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India To China From Conflict To Cooperation History Essay

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Published: Mon, 5 Dec 2016

1. India and China are two emerging global powers, with common aspirations & having vast potential to stake their legitimate claim as premier nations of the 21st century. The two countries share centuries of cordial relations and peaceful co-existence.

2. Despite the unfortunate lone blemish of the 1962 border conflict and perceived rivalry for regional and global status in the recent years, shared ancient cultural ties, geographical proximity and the benefits of a shared vision, suggest a greater degree of give and take and cooperation between the two Asian giants for mutual benefit and progress therein.

3. In recent times, Sino-Indian relations have largely been looked at from the narrow prism of mistrust, potential conflict and competitive assertiveness. This article aims to examine the way beyond some of these present irritants in the bilateral relationship with a view to establishing closer ties based on mutual benefit and harmonious co-existence between the two countries.

Ancient Ties Between India and China

4. India and China share a long history of peaceful coexistence that goes back to the third millennium. Trade relations flourished through the famous “Silk Route”. The advent of Buddhism in China saw further cementing of religious and cultural ties between the two great nations.

5. In the middle ages, the relations dwindled due mixed influences. India was colonized and China, absorbed by the Middle Kingdom Complex withdrew from the outside world. However, even during these times, trading relations flourished.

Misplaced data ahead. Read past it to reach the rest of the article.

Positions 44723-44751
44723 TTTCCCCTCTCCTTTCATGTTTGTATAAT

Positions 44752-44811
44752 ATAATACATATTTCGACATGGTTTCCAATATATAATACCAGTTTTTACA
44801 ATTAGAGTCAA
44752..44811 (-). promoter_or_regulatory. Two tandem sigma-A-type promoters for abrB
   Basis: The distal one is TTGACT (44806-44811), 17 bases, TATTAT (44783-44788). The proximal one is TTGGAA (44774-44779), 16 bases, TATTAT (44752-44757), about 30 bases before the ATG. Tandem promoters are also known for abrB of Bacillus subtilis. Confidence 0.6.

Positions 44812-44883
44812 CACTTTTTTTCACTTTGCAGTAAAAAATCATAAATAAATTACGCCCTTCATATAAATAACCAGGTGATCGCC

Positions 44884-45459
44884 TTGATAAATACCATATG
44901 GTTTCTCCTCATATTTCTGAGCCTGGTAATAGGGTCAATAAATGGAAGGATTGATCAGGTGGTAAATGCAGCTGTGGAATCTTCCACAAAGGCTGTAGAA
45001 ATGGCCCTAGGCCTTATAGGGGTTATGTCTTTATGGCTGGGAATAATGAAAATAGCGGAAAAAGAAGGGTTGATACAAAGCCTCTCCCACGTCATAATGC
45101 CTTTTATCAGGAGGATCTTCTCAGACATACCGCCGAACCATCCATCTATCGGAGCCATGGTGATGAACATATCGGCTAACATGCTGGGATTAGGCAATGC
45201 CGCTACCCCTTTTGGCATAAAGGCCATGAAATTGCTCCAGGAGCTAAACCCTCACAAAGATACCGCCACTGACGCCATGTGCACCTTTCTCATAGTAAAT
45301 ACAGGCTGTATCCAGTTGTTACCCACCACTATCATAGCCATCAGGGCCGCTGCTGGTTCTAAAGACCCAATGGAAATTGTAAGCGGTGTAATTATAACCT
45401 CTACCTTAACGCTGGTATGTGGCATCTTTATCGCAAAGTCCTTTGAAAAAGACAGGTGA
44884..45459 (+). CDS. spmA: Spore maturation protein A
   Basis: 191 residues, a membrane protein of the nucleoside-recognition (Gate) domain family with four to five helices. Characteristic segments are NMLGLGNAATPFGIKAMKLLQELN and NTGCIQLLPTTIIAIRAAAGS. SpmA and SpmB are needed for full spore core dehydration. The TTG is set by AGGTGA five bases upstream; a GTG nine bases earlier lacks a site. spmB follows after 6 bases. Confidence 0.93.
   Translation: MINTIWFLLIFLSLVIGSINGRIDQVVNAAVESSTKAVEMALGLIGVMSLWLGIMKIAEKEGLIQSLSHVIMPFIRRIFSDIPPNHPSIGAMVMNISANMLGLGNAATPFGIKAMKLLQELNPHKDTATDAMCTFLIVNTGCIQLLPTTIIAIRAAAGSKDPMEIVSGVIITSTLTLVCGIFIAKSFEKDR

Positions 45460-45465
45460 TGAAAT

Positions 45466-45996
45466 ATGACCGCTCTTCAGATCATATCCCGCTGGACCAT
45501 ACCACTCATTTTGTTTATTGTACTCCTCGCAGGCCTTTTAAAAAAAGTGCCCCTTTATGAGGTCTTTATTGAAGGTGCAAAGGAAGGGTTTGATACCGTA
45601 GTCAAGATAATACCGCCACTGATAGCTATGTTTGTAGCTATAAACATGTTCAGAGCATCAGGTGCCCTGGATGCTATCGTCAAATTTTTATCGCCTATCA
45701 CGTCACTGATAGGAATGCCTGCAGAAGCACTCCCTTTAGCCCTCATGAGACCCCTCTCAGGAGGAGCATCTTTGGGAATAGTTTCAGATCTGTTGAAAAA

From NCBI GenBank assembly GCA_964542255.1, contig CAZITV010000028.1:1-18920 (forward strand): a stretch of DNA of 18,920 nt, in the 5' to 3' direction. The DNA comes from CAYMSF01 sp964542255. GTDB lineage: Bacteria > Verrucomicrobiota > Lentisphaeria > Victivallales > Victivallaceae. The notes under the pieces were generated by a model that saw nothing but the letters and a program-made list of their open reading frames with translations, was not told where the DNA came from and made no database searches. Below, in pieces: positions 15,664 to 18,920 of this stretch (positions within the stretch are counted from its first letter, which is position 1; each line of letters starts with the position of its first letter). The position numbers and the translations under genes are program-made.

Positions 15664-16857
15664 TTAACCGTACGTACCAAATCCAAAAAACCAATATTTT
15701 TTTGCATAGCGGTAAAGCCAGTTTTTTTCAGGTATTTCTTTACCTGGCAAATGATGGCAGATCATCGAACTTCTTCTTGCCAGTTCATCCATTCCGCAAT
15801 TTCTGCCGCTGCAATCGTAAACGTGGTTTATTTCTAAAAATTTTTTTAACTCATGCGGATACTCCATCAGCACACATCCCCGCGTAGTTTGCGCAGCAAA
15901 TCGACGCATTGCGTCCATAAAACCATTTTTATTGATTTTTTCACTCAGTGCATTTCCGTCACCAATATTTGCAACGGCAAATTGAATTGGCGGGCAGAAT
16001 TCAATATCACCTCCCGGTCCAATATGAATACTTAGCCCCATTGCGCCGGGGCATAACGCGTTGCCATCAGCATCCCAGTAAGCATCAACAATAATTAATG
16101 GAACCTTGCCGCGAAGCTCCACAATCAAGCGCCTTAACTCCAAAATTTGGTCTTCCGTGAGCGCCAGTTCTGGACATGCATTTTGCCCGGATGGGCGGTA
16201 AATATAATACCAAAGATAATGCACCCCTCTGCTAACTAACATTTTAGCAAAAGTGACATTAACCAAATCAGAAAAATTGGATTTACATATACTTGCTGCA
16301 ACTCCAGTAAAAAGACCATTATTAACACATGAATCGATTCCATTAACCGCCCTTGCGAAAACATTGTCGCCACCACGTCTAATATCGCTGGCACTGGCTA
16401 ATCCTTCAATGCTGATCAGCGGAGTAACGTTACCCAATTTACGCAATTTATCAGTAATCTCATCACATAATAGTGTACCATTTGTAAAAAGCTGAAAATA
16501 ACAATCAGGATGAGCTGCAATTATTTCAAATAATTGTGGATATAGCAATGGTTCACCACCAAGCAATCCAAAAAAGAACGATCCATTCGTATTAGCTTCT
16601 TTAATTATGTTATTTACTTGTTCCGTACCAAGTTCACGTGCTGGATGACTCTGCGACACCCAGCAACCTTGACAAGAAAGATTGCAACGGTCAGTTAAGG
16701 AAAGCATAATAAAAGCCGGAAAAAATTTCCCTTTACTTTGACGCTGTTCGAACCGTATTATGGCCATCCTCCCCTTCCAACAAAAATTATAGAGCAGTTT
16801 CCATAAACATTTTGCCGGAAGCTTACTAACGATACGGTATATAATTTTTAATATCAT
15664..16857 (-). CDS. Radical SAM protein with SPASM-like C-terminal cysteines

6. As sovereign nations in the 20th century, India and China moved forward simultaneously. India extended full support to China in the international arena. It advocated Chinese entry into the United Nations and voted against UN resolution branding China as an ‘aggressor’ in the Korean crisis. This was the time of ‘Hindi-Chini Bhai-bhai’ days which culminated into numerous cultural and technical exchanges along with high level political exchanges.

7. This euphoria took a back seat when mutual reservation began to be articulated openly during the late 1950s. The border problem took a serious turn by 1962, with India adopting the ‘Forward Policy’ and led to the short war between India and China. [1] 


The Sino-Indian Border Dispute

8. The Sino-Indian border had been peaceful for centuries. Problems began with the demarcation of the border along the British drawn McMohan line in 1914, which was not ratified by the Chinese.

9. ‘Panscheel’ and the overt gestures by both countries to appease each other in the early 1950s did not quite sow the desired seeds of lasting friendship at that time. The infamous ‘Forward Policy’ adopted by Nehru in the late 1950s and early 1960s saw the issue snowball into the only war between India and China in 1962. A brief genesis of the border problem is at Appx A.

10. It is interesting to note that China inherited territorial dispute with many countries including Russia, Myanmar and Vietnam. Other than India, most of these disputes have been settled. For resolving these border problems, China has adopted the strategy of Calculative Security approach to secure its basic interests. In case the dispute is trivial to China’s larger interests, China has sought to resolve it amicably, for example, resolution on Sino-Russian and Sino-Kazakhstan and Kyrgystan borders. In case the dispute is significant but cannot be solved peacefully to China’s advantage at present juncture, it is indefinitely postponed through long term negotiations. Two instances of this are China’s disputes with India and Japan. Many Indian strategists legitimately think that China is dragging the border dispute to some future date when it will be able to settle it to its advantage from a position of strength. [2]